| ||Tuesday, March 14|
Special to ESPN.com
|Clemson is coming off of a horrendous loss to Wofford, a team to whom they have not lost since the '40s. Penn State is coming off of a season in which it was close to being a very dangerous team, but the Nittany Lions lost Jarrett Stephens in the 1998 NIT, which forced him to miss all of last season.
Both teams enter this game with more questions than answers, and each team lost a ton of talent. Clemson lost Terrell McIntyre, Harold Jamison, Johnny Miller and Tom Wideman, and also lost Ronald Blackshear to Temple and Vincent Whitt to a disciplinary issue. That leaves Clemson a little thin everywhere on the roster.
Penn State lost Dan Earl and Calvin Booth, both of whom seemed to have been in Happy Valley longer than Joe Paterno. That means some new faces will have to carry big loads, or each team will have long seasons in truly tough conferences.
When Clemson has the ball
Andruius Jurkunas returns, and is a very tough, physical performer. Jurkunas will be asked to score and to defend at a much higher level than he has in the past. Jurkunas can shoot it, but it will be different pulling the trigger as the No. 2 option rather than the No. 5 option. Adam Allenspach is a promising big man with quick feet and good skills. He originally committed to Boston College and Jim O'Brien, along with Jonathan DePina and Michael Bradley, and he has shown flashes of being a solid ACC player.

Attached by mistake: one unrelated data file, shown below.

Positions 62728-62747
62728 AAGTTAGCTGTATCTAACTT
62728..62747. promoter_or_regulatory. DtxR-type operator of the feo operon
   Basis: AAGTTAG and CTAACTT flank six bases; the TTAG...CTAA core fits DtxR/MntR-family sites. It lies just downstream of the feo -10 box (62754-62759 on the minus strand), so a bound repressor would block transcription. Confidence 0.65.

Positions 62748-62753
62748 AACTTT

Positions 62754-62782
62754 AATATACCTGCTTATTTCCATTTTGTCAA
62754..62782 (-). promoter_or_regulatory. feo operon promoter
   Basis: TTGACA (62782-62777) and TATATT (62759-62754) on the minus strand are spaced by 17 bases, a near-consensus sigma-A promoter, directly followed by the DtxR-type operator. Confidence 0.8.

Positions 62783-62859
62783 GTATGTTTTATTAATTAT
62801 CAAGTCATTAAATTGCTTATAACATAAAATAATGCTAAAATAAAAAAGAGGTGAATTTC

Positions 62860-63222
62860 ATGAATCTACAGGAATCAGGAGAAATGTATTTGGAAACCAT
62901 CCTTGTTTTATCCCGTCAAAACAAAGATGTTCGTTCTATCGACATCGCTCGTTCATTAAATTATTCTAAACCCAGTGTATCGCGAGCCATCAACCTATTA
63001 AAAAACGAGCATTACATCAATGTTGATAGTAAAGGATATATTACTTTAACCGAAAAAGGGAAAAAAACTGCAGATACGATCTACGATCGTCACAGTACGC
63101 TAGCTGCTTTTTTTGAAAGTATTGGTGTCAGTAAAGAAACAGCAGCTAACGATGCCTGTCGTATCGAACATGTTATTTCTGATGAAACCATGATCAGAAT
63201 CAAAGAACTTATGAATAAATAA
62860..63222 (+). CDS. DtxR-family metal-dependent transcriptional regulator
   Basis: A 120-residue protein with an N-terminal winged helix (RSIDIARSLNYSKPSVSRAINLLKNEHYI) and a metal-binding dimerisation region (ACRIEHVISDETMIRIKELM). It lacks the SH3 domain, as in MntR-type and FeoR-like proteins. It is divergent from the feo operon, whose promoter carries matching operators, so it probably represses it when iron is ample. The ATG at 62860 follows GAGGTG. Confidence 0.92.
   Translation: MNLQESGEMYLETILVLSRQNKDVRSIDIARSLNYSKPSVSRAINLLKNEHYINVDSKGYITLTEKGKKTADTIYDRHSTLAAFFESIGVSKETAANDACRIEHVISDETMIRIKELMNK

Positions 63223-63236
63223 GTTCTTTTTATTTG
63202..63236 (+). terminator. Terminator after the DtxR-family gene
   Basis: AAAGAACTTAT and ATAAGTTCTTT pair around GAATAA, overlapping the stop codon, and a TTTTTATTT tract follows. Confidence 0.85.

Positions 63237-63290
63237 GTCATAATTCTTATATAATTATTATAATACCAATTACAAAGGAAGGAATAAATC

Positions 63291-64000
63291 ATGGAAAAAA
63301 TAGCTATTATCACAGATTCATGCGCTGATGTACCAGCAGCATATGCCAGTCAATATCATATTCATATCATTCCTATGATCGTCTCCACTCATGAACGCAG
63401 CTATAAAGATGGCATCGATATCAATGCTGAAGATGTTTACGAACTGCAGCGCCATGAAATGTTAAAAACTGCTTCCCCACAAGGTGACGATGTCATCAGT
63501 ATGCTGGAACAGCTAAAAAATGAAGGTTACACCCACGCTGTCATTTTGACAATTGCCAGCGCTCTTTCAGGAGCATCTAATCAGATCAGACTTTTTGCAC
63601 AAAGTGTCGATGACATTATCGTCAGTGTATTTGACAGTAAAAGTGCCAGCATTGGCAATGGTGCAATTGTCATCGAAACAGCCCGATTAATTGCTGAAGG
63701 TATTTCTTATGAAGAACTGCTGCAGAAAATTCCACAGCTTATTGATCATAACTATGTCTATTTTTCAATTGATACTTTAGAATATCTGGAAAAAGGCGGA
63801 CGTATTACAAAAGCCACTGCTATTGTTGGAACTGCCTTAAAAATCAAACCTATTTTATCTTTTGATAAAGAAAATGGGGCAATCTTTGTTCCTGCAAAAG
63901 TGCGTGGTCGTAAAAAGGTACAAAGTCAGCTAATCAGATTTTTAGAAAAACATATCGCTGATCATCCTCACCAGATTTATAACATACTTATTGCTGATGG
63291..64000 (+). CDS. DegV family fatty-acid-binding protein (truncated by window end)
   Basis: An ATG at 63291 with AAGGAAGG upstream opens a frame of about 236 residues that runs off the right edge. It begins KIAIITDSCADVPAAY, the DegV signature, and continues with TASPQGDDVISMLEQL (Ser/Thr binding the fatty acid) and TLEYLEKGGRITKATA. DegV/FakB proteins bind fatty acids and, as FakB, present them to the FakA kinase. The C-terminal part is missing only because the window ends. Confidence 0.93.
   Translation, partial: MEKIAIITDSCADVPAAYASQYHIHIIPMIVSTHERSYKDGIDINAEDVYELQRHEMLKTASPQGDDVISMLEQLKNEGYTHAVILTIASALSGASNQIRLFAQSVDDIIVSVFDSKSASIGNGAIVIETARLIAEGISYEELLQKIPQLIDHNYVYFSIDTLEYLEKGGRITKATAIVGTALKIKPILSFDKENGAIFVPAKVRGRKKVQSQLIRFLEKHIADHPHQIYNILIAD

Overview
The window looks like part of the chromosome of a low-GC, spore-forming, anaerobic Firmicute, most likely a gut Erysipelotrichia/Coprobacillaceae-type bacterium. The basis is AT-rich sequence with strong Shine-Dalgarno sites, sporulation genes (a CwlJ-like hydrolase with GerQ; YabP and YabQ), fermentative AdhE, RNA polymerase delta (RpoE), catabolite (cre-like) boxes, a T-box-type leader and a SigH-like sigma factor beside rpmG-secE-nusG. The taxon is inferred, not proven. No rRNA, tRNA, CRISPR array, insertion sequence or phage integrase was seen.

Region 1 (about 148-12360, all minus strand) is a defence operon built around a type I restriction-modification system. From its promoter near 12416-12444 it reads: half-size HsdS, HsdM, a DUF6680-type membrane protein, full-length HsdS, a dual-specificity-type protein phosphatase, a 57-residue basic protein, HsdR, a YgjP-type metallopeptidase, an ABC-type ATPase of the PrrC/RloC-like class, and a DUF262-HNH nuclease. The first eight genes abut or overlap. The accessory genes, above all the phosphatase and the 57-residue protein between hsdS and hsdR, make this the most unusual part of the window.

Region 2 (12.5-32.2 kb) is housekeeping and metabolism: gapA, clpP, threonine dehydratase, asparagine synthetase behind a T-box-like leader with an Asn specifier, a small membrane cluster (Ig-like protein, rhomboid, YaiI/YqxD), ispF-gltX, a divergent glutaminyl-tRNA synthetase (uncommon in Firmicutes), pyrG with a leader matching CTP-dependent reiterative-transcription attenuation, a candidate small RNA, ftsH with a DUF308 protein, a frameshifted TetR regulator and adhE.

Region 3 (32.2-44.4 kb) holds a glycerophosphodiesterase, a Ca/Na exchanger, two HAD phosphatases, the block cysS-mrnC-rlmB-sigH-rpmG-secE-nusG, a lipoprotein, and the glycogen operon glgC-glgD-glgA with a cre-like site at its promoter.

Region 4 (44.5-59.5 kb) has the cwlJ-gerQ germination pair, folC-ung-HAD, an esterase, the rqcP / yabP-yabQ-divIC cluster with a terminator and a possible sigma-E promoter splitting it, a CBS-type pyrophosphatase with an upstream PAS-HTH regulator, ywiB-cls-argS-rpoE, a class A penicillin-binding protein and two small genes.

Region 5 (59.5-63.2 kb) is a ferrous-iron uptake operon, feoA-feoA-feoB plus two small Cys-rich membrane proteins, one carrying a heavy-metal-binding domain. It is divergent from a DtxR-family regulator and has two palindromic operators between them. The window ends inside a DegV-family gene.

Chucky Gilmore is a big, bruising player who needs to become more efficient in the low post. Clemson has some size and bulk up front, but it is untested talent that will struggle to gain an identity in a league that punishes young players.
When Penn State has the ball
Joe Crispin is a very skilled shooter who can really handle the ball, and he understands the game and how it should be played. Crispin is a gym rat, and has a good feel for what is going on out on the floor. Jon Crispin, a heavily recruited player out of high school before hurting his back, is a top-flight shooter with a 40-plus inch vertical leap. The Nittany Lions have a litany of other performers who may or may not pan out, and only time will tell. This is a well-coached team, but it needs time to find itself. Clemson in November may be just the medicine this team needs to get started.
Shyatt is not afraid to change defenses liberally, and he will probably try to give Penn State a lot of different looks. Clemson can play man, 1-2-2 zone or throw some junk your way with a box-and-one or triangle-and-two (like it did against North Carolina).
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